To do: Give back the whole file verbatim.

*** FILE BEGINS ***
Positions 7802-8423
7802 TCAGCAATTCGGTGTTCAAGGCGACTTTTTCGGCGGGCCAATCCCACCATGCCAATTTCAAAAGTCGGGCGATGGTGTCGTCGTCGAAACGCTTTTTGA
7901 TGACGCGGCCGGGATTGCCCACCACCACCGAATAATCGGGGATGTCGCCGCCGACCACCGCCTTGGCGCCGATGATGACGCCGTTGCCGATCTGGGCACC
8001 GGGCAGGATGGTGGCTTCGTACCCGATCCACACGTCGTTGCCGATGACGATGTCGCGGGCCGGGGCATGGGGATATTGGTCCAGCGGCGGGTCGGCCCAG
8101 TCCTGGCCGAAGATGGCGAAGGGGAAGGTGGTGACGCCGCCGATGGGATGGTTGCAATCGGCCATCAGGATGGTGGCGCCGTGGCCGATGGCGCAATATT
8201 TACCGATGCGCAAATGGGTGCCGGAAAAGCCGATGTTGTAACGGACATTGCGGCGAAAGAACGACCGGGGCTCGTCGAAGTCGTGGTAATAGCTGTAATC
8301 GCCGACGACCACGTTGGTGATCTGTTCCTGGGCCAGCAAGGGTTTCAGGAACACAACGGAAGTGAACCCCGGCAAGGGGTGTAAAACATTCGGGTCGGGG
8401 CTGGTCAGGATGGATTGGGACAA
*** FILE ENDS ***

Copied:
Positions 7802-8423
7802 TCAGCAATTCGGTGTTCAAGGCGACTTTTTCGGCGGGCCAATCCCACCATGCCAATTTCAAAAGTCGGGCGATGGTGTCGTCGTCGAAACGCTTTTTGA
7901 TGACGCGGCCGGGATTGCCCACCACCACCGAATAATCGGGGATGTCGCCGCCGACCACCGCCTTGGCGCCGATGATGACGCCGTTGCCGATCTGGGCACC
8001 GGGCAGGATGGTGGCTTCGTACCCGATCCACACGTCGTTGCCGATGACGATGTCGCGGGCCGGGGCATGGGGATATTGGTCCAGCGGCGGGTCGGCCCAG
8101 TCCTGGCCGAAGATGGCGAAGGGGAAGGTGGTGACGCCGCCGATGGGATGGTTGCAATCGGCCATCAGGATGGTGGCGCCGTGGCCGATGGCGCAATATT
8201 TACCGATGCGCAAATGGGTGCCGGAAAAGCCGATGTTGTAACGGACATTGCGGCGAAAGAACGACCGGGGCTCGTCGAAGTCGTGGTAATAGCTGTAATC
8301 GCCGACGACCACGTTGGTGATCTGTTCCTGGGCCAGCAAGGGTTTCAGGAACACAACGGAAGTGAACCCCGGCAAGGGGTGTAAAACATTCGGGTCGGGG
8401 CTGGTCAGGATGGATTGGGACAA